Submission Guidelines

Dear Authors,

All papers submitted for publication should comply with the guidelines listed below.


Please note the following:


  1. Articles should be max. 4,000 words in length including notes and references. Abstracts should be max. 300 words in length and there should be max. 10 key words.
  2. Articles should be previously unpublished works and copyright will remain with IRF.
  3. You must ensure that you have permission to use any visual or graphic material before submitting your article.
  4. It is authors’ responsibility to deliver their texts in flawless English.
  5. All papers submitted for publication will be peer-reviewed and will have ISBN.


Style Guidelines

I General

  • Language: English (UK spelling)
  • Text editor: MS Word (doc. or docx.)
  • Font style: Times New Roman
  • Font size in main body – 12 points
  • Font size in explanatory footnotes – 10 points
  • Line spacing in main body –1.5 line
  • Line spacing in explanatory footnotes and block quotes – 1 line
  • Please justify text
  • Standard margin size – 2.5 cm on all sides
  • Please use italics for foreign-language phrases (e.g. French, Latin), for emphasis use sparse print. Please do not use underlining or bold
  • Please do not use hard space (non-breaking space) or automatic word division.

II Main Body 

  • Titles:

– for titles of books, papers, films, poems, works of art, journals, please use italics

– for titles of conferences, competitions, exhibitions and other events, please use “inverted commas”

  • Dates

– please write full month names (November, not Nov.)

– for date ranges, please use the en dash: 1989–2001.

  • In-text quotes (three lines or shorter) in “inverted commas” (no italics please)
  • Block quotations (longer than three lines): font size 12, single line space, indent 0.75 cm on each side; leave a one-line space before and after each block quotation, e.g.


Genette attempts to redefine the domain of poetics from the perspective of textual transcendence; hence he has coined the term “transtextuality,” reserving “intertextuality” for a much narrower field. In his Introduction to Palimpsests Genette writes:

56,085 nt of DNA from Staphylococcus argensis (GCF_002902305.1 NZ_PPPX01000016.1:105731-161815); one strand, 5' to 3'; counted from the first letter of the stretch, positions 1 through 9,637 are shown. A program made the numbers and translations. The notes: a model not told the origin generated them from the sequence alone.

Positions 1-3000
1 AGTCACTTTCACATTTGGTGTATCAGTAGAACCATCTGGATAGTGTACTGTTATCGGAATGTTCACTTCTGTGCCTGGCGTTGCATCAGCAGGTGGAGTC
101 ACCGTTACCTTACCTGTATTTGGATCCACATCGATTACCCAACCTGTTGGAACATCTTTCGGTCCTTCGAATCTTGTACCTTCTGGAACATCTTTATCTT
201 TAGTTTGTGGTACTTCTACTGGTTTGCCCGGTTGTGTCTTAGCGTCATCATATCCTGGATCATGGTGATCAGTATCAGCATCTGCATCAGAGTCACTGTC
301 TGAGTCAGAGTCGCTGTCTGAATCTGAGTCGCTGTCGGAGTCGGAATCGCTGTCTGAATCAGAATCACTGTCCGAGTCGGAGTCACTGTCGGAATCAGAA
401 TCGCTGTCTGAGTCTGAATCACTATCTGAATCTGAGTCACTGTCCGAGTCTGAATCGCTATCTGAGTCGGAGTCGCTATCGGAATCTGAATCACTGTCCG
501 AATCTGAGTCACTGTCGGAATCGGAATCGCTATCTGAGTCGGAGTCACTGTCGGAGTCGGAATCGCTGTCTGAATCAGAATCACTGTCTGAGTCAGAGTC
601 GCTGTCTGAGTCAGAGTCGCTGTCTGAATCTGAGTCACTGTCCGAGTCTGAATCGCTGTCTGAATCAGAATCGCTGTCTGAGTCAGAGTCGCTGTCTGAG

The subject of poetics […] is not the text considered in its singularity (that is more appropriately the task of criticism), but rather the architext or, if one prefers, the architextuality of the text […]. By architextuality I mean the entire set of general or transcendent categories – types of discourse, modes of enunciation, literary genres – from which emerges each singular text. Today I prefer to say, more sweepingly, that the subject of poetics is transtextuality, or the textual transcendence of the text, which I have already defined roughly as “all that sets the text in a relationship, whether obvious or concealed, with other texts.” (1997a: 1)


Genette distinguishes five types of transtextuality in order of increasing abstraction and comprehensiveness, of which “architextuality” is the most abstract category.

III In-text Referencing

  • Please use numbered footnotes for additional/explanatory (i.e. non-bibliographical) notes only. The footnote marker is to be placed directly after the passage which it refers to (no space between the last word and the footnote marker), preceding the period¹.
  • To indicate your reference works, please use parenthetical (in-text) references in the format (surname year: page number), e.g.


Mrs Thatcher turned “Victorian values” into “a talisman for lost stabilities” (Samuel 1998: 330), characterising Victorian Britain as “a kind of reverse image of the present, exemplifying by its stability and strength everything that we are not” (ibid. 337).


Peter Conradi stresses the analogy between Menard’s strategy of transcending artistic anachronism and Fowles’s self-conscious imitation of Victorian narrative conventions, which justifies the writing of a nineteenth-century novel in the twentieth-century (1982: 58-59).


  • If an author published more than one work in the same year, differentiate them by letters, e.g.

(cf. Samuel 1998a: 330), (1998c: 23-24)

  • If there are authors with the same surname, use initials, e.g.

(R. Samuel 1998: 330)

IV Reference List 

  • Please name the list “References”
  • Please order the items alphabetically (according to authors’ names), do not number them
  • Please use commas to separate the bibliographical information, and use a period at the end
  • Please use only the initial of author’s (editor’s, transaltor’s) first name

Sample entries



Bradbury M., 1987, No, Not Bloomsbury, London: André Deutsch.

Brantlinger P., W. B. Thesing (eds.), 2002, A Companion to the Victorian Novel, Oxford: Blackwell.

Bakhtin M. M., 1990, The Dialogic Imagination: Four Essays, trans. C. Emerson and M. Holquist, ed. M. Holquist, Austin: University of Texas Press.


book chapters


Bergonzi B., 1979, “Fictions of History”, The Contemporary English Novel, eds. M. Bradbury and D. Palmer, London: Edward Arnold, 43-65.


articles in periodicals


Irwin W., 2004, “Against Intertextuality”, Philosophy and Literature 28(2): 227-242.


internet sources


Wood M., 2001, “Chains of Love. The Rights of Desire by André Brink”, New York Times June 17, available   at [date of access: 15.12.2013]

V Tables and images

  • Please minimize the number of images.
  • Table descriptions are to be located above the tables, descriptions of images (photos, graphs, maps etc.) are to be located below (no spacing).
  • Tables and images are to be numbered separately.
  • If applicable, the source of tables and images is to be indicated below.

Please enclose tables and images in separate files.